government in Burma.”
* Pakistan, he added, has recog
nized the Communist government
In China "as accepting an estab
lished fact and m order to iase the
flow of trade.” An early peace
treaty with Japan and the res
I *195 *245 *2851
1*395 *425 .|
Good Makes
1915 Seventh St. N.W.
PRESIDENT GREETS MOSLEM PEACE-MAKER—Prime Minister Liaquat Ali Khan of Pakistan
is welcomed to this country by Mr# Truman with a brisk handshake at National Airport. Mrs.
Truman smiles a hello to the Minister's wife, the Begum. —Star Staff Photo.
toration of Japan’s economy, he
said, would be welcomed.
The basis of Pakistan’s foreign
policy, said the Prime Minister, is
the “irrisistable national demand ”
of its people, which brought about
the creation of the separate state.
The creat'ion of Pakistan in 1947
came about, he said, “because 100
million Moslems found themselves:
in a minority in British India and
w'ere convinced that under the
majority rule of Hindus their cul
ture was in danger of efface
ment... ”
First Trip to America.
Liaquat Ali Khan is here on a
good-will tour which will take
him from coast to coast before
his return to Pakistan. It is his
first trip to the United States.
Concerning the explosive issue
of Kashmir, which lies on the
northeast border of Western Pak
istan. the Primp Minister said
in his press conference that the
future of the area will be de
termined by the will of its peo
ple. Both India and Pakistan
have claimed the territory of
Although the Prime Minister
spoke of Pakistan’s hope for eco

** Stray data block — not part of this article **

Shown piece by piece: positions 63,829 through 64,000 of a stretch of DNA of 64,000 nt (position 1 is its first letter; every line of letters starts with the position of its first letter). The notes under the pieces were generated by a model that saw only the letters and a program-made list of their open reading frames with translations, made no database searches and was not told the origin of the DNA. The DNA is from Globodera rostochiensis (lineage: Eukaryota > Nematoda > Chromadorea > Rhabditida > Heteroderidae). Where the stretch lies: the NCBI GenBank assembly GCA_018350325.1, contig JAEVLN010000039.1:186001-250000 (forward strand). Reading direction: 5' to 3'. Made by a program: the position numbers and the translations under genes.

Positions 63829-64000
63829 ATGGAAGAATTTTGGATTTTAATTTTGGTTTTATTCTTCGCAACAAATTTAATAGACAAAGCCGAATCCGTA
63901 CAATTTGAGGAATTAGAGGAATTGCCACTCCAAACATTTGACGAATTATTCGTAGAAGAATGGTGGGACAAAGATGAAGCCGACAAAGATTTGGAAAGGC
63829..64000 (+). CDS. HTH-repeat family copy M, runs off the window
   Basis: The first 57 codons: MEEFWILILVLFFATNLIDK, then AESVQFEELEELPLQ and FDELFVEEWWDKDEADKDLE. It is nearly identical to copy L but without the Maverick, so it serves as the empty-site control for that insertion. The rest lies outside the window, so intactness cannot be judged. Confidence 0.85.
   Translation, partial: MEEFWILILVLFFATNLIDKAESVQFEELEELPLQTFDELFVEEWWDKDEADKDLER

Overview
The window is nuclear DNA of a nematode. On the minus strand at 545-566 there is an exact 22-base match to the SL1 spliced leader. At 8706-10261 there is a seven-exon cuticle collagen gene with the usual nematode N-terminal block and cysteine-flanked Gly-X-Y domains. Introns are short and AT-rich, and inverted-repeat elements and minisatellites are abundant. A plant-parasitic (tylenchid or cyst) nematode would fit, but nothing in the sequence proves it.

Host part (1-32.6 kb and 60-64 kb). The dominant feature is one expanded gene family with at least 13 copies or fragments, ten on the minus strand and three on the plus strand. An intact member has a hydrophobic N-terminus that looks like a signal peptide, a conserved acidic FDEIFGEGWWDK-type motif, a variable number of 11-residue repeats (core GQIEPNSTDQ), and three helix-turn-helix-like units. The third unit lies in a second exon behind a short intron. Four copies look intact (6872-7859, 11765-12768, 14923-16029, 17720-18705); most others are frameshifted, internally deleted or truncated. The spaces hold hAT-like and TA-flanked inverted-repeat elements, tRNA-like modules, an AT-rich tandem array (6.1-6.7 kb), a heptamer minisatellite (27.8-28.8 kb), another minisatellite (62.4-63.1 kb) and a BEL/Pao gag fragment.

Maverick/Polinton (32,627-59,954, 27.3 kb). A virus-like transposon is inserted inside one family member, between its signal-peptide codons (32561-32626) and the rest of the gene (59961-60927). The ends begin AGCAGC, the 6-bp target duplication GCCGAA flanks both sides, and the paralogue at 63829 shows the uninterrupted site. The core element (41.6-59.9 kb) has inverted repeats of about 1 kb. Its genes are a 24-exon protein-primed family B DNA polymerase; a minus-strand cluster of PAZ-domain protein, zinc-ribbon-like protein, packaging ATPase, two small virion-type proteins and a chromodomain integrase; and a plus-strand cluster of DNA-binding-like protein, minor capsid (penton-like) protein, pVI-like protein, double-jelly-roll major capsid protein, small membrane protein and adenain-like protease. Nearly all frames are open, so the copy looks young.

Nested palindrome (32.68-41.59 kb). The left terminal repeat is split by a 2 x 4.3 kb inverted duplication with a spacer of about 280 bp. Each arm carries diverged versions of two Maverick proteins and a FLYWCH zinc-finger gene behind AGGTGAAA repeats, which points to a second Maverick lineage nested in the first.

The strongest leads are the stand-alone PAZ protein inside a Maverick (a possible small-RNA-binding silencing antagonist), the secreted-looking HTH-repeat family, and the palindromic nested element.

nomic aid, he avoided any spe
cific discussion of possible loans
from the United States or • the
Wdiltf Bank'. He said that ohe of
the great problems of the country
is getting arms.
Busy Schedule Today.
A busy schedule wras laid out
today for the visiting Prime Min
First item was a shift of qualteil
Prime- Minister and htt
wdfe from Blair House, where they
spent the night with the Presi
dent’s family, to Prospect House
where they will stay for the re
mainder of their three-day visit.
This afternoon, following the
usual procedure prescribed for
visiting dignitaries, Liaquat Ali
Khan w ill tour Mount Vernon and
lay a w-reath on the tomb of the
Unknown Soldier at Arlington.
- Then the party will go to the
Pentagon for a meeting with De
fense Secretary Johnson and the
Joint Chiefs of Staff. The day
will be topped off by a dinner at
Anderson House, given by Secre
tary of State and Mrs. Acheson.
Arrived Yesterday.
There was something of an Ori
ental flavor to the ceremonies at
the Airport yesterday, w'hen the
Independence nosed down through
the overcast, bearing its distin
guished passengers.
Most of the diplomats repre
senting the British Commonwealth
nations were on hand, conspicuous
among them Madame Pandit, the
Ambassador from India, whose
government, and that of Pakistan
have not always been on cordial
President Truman and his cabi
net led the welcome.
The Prime Minister and the
Begum were guests of honor at
a dinner given by the Trumans
at Blair House last night.
The pace of the Prime Minister’s
visit will relax somewhat tomorow,
when the main item on the
schedule is a trip to the Naval
Academy at Annapolis.
Saturday, the party will leave
I for New York.
Minnesota Quadruplets
'Doing Nicely' in Incubators
•y th« Associated Press
SLEEPY EYE, Minn., May 4.—
Quadruplets born to a farm wife
—the first 20 minutes after she
reached a hospital here yesterday
:—were "doing mceJl” to.incuba
tors today. ’ . *
Dr. Elmer E. Keitliahn said the
j three girls and a boy w'ere de
livered in two and one-half hours
to Mr and Mrs. Arthur Feifert.
who live 7 miles from Sleepy Lye.
The couple had expected triplets.
The babies ranged from two
pounds, four* ounces to four and
one-half pounds. The smallest,
while feebler than the others, ap
pears healthy, the doctor reported.
Mrs. Feifert is the mother of
six other children, including a pair
of twins. She was reported in
fair condition.
National Shrino of the Immaeulato Coneoption
Catholic University Campus
4th and Michigan Avt. N.E.
May 5th to 13th Inclusive
Each Evening—8 P.M.
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70th Year Helping Build Greater Washington